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Contracting 101: Obligations and Entitlements

Contracting 101: Obligations and Entitlements

Contractors, listen up. If it’s in the contract — which includes your proposal, way down in the precedence list — you have to do it. You’re obligated.

Clients, listen up. If it’s not in the contract, you can’t have it without paying extra. You’re not entitled.  “Hiring” a contractor is misleading language: It is not like hiring an employee. There’s no contractual equivalent to the “Other duties as required” line in job descriptions.

Is it quite that simple? No. Contractors sometimes do freebies in exchange for goodwill; clients sometimes accept less of one thing to get more of another. But the contract is supposed to rule and it will rule if/when you get a new contracting officer on either side.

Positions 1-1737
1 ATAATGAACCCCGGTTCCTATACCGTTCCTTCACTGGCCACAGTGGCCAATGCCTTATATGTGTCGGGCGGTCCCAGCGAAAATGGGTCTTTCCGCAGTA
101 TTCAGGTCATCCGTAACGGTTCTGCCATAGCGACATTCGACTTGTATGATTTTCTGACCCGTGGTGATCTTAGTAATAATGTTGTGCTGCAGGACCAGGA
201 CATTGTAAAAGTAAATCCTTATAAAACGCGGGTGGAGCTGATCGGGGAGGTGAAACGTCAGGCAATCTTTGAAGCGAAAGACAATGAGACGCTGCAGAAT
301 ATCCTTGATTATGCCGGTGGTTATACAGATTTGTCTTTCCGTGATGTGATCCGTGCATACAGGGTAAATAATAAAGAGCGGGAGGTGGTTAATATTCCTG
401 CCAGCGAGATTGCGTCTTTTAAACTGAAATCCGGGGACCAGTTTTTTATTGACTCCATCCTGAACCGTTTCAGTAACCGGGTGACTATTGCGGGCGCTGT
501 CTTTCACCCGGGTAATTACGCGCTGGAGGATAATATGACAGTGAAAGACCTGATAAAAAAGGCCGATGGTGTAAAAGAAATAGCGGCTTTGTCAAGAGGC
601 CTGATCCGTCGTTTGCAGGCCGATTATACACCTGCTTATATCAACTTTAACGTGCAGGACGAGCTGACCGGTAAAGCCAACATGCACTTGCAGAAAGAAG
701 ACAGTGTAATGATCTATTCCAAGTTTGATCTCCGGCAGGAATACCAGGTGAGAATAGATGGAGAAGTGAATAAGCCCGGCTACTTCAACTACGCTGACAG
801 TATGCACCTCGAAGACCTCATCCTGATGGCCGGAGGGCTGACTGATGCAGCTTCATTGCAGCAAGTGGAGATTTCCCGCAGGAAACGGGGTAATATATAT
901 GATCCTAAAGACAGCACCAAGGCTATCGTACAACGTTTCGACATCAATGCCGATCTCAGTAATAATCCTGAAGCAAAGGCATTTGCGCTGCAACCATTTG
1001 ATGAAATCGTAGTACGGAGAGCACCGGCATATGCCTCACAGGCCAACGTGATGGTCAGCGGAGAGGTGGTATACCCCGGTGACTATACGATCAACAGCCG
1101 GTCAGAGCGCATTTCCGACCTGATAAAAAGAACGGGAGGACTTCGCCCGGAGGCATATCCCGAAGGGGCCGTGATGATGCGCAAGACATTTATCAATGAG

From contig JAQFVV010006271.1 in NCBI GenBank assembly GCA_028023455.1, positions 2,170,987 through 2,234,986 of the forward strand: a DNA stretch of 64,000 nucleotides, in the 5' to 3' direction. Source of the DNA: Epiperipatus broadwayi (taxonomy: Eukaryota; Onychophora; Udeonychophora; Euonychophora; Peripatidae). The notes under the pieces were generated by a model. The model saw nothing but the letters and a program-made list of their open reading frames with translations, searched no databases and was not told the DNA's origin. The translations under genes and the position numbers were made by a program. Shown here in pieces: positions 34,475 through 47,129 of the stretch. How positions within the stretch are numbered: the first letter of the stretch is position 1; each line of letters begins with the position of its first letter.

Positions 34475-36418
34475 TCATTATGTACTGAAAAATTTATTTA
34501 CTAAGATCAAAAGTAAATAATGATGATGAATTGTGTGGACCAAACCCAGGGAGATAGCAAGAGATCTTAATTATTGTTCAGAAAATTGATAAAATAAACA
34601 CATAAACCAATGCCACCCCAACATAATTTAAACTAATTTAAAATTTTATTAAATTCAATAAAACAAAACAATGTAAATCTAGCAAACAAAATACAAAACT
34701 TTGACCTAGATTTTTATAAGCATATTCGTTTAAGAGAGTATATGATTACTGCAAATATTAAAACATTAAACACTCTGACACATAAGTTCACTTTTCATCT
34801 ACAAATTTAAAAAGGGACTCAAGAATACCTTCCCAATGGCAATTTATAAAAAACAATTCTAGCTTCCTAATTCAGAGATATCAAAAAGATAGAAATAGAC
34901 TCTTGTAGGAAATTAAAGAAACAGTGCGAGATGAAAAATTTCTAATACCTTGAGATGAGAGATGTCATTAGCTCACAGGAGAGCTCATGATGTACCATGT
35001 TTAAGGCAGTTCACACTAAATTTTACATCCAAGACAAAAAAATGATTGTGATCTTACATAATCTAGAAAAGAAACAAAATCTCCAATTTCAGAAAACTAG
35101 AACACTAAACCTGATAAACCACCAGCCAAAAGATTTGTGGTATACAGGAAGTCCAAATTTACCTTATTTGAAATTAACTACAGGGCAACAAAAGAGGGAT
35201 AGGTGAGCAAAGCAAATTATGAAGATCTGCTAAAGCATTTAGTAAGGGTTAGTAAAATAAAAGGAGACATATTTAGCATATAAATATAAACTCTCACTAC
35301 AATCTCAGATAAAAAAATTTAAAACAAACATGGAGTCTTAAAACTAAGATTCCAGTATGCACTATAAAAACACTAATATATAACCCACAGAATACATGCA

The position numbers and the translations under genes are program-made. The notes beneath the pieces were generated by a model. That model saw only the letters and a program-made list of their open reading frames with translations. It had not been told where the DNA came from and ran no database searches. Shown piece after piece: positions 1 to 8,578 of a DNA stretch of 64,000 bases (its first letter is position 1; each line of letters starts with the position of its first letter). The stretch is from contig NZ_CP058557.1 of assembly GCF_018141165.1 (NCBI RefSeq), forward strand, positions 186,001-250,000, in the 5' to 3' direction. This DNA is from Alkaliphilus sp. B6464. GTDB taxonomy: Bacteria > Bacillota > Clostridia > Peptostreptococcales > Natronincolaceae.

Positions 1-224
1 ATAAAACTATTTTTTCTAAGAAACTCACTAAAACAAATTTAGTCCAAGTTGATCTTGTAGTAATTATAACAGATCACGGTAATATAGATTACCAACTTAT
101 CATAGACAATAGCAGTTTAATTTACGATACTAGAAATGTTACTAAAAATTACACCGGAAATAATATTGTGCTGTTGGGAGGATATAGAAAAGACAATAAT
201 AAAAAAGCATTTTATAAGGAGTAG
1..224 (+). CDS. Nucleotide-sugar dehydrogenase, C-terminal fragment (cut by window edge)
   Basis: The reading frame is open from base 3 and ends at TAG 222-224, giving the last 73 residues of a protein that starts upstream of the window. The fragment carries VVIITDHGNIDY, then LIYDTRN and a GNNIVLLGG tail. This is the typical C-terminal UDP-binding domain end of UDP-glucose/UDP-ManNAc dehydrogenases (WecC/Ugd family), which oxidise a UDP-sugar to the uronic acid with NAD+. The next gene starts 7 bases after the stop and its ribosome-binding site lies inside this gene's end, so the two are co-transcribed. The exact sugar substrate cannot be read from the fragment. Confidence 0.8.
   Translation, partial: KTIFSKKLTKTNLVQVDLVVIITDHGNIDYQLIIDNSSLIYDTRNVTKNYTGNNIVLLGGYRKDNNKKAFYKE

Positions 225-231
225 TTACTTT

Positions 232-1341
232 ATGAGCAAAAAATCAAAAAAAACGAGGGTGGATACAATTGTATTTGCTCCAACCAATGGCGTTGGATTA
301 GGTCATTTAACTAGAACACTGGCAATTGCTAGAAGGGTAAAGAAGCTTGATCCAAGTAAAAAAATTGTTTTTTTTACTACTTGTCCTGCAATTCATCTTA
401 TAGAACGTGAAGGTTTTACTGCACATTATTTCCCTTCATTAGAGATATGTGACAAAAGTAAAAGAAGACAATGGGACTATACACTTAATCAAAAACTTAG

So listen up, both of you: At the bidding stage, pay attention to what’s in the contract.


  1. Jim Taylor

    Yes, but (or “yabbut” as our kids used to tell us) contracts can be amended. Sometimes by mutual agreement, sometimes not. Probably the ultimate contract is the marriage contract: “for better or for worse, in sickness and in health… yadda yadda yadda… ’till death do us part.” No fine print there. And yet divorces happen. Separations happen. Annulments happen. The contract keeps changing, evolving.
    I guess I’m not a legalist on this. If I take the marriage contract as a model, I have to think of other contracts as also evolving, even if the terms are not written down and duly signed into being, unless and until one of the parties finds the terms intolerable.
    Jim T

    1. Isabel Gibson

      Jim – A fair point. Contracts can be changed mutually (whether in writing or just in fact), but they can’t be ignored unilaterally without legal repercussions.

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